Dan Wheldon was one of Britain's most successful sporting exports. Handsome, charming, eloquent, and twice a winner of the Indianapolis 500, he was the IndyCar pin-up who received two of the greatest benedictions that popular American culture can bestow: he was a guest on David Letterman's talk show, and threw the honorary opening pitch for the New York Yankees.
When I interviewed him near his home in Florida in 2007, two years after his first Indy 500 triumph, I asked after his pitching arm. He said it had gone well because he'd played cricket at school. That was Bedford School, which a few years later would produce the England batsman Alastair Cook. The rugby player Andy Gomarsall went there too. Both, at least until Sunday's tragic crash, were much more famous in this country than Wheldon. It is a deeply sad irony that only in death has he acquired the recognition in his own country that he deserved in life.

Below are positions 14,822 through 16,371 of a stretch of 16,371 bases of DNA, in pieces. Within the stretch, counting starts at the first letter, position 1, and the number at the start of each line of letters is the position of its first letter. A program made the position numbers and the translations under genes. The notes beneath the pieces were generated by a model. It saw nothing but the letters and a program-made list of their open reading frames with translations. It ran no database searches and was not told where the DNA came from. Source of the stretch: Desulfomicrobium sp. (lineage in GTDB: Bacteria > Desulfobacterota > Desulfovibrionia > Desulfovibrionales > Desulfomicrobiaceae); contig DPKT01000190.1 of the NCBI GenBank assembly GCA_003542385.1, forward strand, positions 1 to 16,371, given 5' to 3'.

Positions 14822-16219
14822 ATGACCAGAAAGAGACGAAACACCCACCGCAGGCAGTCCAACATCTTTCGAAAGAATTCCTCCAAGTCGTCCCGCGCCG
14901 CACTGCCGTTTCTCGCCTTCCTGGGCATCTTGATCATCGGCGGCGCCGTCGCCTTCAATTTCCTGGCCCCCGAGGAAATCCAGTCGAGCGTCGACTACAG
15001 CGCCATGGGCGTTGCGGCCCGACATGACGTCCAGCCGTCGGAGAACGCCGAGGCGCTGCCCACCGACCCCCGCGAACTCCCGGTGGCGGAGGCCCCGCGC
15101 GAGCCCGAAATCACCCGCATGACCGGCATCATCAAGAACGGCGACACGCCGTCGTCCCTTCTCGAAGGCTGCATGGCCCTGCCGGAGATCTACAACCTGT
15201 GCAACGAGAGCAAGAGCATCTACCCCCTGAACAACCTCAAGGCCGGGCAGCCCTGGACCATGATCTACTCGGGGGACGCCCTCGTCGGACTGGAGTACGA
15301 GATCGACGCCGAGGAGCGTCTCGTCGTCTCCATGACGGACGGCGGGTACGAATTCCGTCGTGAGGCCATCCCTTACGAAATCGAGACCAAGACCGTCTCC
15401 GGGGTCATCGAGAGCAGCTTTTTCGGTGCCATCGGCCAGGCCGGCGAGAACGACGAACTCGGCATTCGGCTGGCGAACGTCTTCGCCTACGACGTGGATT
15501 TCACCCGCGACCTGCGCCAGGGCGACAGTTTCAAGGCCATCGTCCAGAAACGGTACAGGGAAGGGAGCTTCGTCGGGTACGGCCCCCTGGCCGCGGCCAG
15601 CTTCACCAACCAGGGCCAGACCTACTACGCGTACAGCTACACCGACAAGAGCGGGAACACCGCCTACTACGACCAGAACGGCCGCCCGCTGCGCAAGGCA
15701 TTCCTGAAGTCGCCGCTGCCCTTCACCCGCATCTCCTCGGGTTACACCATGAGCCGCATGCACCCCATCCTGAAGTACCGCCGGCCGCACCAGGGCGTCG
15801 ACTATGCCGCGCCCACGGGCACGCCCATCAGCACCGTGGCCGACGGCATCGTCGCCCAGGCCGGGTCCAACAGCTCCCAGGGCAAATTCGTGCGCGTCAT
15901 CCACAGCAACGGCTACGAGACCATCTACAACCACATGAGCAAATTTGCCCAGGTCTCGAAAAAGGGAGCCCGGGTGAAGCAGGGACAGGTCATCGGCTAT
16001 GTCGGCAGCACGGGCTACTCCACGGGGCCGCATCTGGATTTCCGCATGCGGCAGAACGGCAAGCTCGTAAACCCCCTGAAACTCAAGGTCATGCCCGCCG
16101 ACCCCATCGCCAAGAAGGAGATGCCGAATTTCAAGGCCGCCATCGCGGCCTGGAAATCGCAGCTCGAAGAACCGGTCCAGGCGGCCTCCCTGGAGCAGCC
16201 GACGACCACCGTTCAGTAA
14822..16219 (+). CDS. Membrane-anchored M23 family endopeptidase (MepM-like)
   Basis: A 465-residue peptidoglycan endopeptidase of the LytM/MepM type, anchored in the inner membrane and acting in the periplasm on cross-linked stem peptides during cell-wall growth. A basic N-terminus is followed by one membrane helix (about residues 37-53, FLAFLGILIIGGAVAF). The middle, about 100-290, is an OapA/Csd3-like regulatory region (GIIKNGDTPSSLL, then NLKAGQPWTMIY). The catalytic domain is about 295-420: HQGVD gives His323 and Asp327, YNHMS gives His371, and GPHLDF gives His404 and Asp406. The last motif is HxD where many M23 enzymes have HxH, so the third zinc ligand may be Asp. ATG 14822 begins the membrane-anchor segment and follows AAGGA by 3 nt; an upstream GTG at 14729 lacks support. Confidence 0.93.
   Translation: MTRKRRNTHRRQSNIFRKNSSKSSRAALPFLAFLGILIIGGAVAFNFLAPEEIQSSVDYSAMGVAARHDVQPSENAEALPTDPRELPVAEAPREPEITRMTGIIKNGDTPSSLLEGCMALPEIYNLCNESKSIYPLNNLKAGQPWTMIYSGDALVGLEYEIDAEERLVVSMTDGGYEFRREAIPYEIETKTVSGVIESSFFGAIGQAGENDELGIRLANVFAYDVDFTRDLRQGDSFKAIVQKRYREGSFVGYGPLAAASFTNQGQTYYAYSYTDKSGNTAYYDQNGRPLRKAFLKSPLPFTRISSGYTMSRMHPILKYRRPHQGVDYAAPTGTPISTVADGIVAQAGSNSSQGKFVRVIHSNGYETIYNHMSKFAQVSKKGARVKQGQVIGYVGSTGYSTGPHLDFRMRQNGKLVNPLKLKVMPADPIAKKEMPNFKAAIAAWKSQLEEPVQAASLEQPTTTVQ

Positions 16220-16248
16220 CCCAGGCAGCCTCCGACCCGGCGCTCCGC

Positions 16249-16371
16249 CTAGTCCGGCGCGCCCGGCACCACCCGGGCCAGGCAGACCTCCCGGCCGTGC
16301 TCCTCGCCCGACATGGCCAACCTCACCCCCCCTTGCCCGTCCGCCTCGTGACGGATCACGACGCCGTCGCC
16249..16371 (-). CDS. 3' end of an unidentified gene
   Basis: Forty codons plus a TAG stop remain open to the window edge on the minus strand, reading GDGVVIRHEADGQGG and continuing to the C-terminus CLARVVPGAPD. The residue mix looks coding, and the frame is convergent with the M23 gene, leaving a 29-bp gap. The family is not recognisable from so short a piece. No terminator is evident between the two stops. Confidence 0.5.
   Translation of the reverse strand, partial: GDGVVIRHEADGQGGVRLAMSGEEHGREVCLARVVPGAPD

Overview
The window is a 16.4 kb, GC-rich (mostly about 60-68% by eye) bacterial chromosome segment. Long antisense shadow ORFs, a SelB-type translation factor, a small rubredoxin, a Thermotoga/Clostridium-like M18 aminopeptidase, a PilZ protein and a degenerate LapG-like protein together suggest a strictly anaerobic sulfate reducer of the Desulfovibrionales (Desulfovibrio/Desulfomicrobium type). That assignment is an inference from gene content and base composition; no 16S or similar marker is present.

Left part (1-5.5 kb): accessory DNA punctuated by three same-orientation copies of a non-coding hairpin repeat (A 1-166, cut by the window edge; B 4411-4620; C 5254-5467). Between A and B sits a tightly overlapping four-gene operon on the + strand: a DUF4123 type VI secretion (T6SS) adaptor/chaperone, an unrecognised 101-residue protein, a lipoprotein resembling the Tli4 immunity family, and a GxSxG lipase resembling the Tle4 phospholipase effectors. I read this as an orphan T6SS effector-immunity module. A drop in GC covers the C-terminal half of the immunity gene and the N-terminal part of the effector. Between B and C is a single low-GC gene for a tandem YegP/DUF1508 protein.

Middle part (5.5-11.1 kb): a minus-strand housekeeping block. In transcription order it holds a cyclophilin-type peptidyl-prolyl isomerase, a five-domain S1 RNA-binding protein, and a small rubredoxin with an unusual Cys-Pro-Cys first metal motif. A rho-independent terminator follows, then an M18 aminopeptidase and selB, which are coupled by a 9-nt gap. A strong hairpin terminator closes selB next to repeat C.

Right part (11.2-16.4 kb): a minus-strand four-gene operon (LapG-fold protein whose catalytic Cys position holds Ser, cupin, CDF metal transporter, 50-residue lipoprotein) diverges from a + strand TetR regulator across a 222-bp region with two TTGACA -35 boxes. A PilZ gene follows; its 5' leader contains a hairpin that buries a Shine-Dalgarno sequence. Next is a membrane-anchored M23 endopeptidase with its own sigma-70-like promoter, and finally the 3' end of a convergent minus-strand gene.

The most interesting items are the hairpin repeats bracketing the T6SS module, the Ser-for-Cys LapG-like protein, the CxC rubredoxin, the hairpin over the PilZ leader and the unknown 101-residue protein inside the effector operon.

Had he taken his talents to Formula One, of course, the fame would have come. His idol as a boy – another irony – was the late Ayrton Senna, and Wheldon had his chances to join Formula One teams, but each time he opted to stay in America. He enjoyed being clutched to his adopted nation's bosom, not to mention the real thing, once cheerfully admitting that he preferred socialising in America because "it's easier to get laid".
His playboy years were over by the time of his death. He was the father of two young sons, so it sounds crass to venture that he died as he loved to live, at high speed. Nonetheless, it is true.
In 2007 he survived a terrifying smash that seemed almost to exhilarate him. "It took a few days for my internal organs to settle back into their original spot," he told me, adding, "I love speed. But what drives me more than the speed is the competition."
It was a combination of both that killed him, aged 33.